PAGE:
Max Layton, Irving Layton’s Son, Talks About Leonard Cohen – Family Friend, Guitar Teacher, & Woman Magnet

The release of Max Layton’s album, “It’s a Mystery to Me,”  in triggered a recounting of his stories about family friend Leonard Cohen.

Guitar Lessons With Leonard Cohen

From Max Layton A Leonard Cohen Approved Album by Don Graham (Cashbox Canada: June 4, 2014)

Max Layton: Leonard would bring his guitar to parties at my parents’ house in Cote St. Luc when I was nine or ten. That’s when I fell in love with the sound of it – and first met him. I remember him showing me how to play E minor ,the simplest two-finger chord, and me taking his guitar upstairs to my bedroom and cradling it in my arms and strumming it quietly while downstairs the partiers got louder. Leonard was a student at McGill and taught me guitar throughout the fall and winter of my 13th year. That would be 1959. My parents had separated by then and I was still living with my mother, Betty Sutherland, aka Boschka, who was an artist. Her painting is on the CD cover. Somehow she managed to buy me a guitar and she traded one of her paintings for the lessons, which consisted of Leonard teaching me chords and various finger-picking techniques. It took about an hour once a week to get downtown by bus, then a long climb carrying my guitar to the top of Mountain St. where Leonard had a bachelor apartment. I remember choking back tears when he told me he had taught me all he could.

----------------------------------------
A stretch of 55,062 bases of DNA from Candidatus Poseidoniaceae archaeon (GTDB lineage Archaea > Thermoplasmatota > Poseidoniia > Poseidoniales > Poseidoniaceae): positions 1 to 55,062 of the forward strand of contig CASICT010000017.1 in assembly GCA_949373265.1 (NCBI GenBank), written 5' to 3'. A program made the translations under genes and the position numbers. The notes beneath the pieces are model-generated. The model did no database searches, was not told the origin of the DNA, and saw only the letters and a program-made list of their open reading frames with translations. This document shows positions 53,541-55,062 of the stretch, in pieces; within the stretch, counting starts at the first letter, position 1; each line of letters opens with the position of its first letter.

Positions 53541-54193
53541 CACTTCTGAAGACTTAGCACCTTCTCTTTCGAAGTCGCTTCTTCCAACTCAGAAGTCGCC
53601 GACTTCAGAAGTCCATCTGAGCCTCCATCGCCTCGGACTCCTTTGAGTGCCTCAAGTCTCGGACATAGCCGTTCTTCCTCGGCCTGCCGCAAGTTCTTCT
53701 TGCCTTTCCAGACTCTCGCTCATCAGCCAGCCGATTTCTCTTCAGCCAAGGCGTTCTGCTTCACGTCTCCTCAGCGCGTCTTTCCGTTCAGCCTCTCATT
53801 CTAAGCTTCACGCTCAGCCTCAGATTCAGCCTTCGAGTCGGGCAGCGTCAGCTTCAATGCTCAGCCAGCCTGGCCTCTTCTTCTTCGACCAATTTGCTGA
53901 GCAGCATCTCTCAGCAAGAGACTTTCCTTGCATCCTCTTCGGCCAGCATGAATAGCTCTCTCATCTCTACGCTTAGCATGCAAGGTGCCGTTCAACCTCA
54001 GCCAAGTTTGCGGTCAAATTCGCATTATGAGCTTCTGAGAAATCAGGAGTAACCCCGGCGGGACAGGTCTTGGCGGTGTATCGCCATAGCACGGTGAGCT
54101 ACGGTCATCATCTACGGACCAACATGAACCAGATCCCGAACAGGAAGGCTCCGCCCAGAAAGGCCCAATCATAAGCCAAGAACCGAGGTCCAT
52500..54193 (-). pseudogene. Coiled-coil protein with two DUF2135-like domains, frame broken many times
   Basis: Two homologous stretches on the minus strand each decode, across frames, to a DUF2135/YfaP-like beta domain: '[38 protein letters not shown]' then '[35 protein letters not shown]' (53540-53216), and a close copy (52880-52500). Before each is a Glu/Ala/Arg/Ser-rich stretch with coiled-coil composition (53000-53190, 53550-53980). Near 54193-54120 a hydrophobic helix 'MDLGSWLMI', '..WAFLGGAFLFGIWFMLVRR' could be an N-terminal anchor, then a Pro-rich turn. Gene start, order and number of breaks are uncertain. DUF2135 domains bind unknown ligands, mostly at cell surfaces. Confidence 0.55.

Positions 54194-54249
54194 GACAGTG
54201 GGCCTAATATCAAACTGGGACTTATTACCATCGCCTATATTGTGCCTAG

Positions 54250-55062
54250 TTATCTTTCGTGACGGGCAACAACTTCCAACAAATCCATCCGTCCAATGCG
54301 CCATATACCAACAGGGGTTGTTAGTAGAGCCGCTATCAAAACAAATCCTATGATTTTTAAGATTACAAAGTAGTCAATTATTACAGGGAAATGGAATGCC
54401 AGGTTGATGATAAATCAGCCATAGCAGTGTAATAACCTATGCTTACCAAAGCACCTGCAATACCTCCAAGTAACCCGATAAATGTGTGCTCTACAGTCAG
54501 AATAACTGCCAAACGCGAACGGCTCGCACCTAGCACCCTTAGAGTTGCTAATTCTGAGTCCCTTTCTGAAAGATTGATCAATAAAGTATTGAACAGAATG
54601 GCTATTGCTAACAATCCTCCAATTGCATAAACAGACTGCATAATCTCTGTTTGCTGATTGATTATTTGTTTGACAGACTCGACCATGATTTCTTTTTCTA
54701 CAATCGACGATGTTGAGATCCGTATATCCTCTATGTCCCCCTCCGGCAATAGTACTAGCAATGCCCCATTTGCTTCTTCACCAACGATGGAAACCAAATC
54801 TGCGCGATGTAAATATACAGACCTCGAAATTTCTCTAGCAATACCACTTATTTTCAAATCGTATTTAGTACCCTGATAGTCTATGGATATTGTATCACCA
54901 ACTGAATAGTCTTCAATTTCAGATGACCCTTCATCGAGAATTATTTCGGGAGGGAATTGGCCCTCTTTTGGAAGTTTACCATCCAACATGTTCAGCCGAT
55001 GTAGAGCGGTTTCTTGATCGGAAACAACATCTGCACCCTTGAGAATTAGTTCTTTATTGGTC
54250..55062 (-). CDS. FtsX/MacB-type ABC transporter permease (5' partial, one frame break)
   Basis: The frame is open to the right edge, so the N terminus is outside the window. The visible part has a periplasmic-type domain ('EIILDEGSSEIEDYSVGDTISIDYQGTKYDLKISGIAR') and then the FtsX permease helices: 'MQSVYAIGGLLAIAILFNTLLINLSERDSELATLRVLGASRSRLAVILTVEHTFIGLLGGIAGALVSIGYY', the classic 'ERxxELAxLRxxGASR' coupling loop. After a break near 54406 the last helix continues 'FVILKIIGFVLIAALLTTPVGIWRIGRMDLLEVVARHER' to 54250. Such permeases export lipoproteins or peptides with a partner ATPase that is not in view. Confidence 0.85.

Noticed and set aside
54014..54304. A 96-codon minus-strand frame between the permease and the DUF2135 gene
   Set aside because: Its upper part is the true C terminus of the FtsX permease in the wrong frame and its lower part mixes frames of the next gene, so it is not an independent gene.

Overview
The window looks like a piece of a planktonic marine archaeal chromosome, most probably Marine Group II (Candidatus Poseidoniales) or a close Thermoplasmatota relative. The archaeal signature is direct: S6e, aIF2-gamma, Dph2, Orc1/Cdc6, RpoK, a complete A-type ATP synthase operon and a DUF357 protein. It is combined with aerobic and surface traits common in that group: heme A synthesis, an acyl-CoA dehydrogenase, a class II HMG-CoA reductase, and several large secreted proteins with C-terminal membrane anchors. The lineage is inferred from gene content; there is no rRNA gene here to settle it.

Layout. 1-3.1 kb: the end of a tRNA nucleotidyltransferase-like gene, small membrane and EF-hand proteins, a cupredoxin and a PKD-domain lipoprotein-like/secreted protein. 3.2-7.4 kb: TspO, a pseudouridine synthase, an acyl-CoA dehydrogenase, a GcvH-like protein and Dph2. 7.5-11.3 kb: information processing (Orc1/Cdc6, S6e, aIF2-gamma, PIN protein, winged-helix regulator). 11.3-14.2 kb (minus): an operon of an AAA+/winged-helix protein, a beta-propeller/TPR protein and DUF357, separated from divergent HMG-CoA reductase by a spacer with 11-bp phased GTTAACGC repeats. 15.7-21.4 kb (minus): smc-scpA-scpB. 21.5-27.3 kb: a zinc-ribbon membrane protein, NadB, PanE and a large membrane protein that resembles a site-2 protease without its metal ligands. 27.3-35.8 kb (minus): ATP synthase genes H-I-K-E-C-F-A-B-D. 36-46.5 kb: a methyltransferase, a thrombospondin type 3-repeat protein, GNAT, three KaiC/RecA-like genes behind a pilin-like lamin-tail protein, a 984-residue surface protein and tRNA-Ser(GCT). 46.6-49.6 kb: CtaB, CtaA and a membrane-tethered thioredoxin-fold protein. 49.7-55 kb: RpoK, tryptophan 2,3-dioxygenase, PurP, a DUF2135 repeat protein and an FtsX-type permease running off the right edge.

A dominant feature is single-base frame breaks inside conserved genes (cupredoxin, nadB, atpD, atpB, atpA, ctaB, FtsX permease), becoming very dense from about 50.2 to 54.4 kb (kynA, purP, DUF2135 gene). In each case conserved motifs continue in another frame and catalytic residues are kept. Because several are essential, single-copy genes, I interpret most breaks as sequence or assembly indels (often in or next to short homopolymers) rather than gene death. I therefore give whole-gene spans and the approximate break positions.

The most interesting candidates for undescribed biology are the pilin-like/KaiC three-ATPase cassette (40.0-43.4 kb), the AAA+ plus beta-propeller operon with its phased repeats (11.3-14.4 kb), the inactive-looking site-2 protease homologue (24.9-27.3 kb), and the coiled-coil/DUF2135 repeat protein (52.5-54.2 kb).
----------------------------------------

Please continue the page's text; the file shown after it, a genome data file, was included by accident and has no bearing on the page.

A final Leonard Cohen quote of the album. “Max you seem to be in very good shape, unusual confidence in the voice, you got something going Max with these songs.”

Leonard Cohen – “A Magnet Attracting Women”

From Irving Layton Avenue Unveiling (The Chronicle: April 30th 2007)

Max recalls how, at night, he would sneak out of his room and watch from the top of the stairs what the adults were up to. He describes Cohen as being like a “magnet attracting women.” As soon as Cohen stepped into the room, women would swirl around.

“Leonard, in my opinion, is the greatest song writer of our times,” says Max. “He’s the 21st century Jewish psalmist. His songs for me were very religious, beautiful and memorable.”

Credit Due Department: I was alerted to this article by Linda Sturgess

Note: Originally posted Jun 10, 2014 at, a predecessor of Cohencentric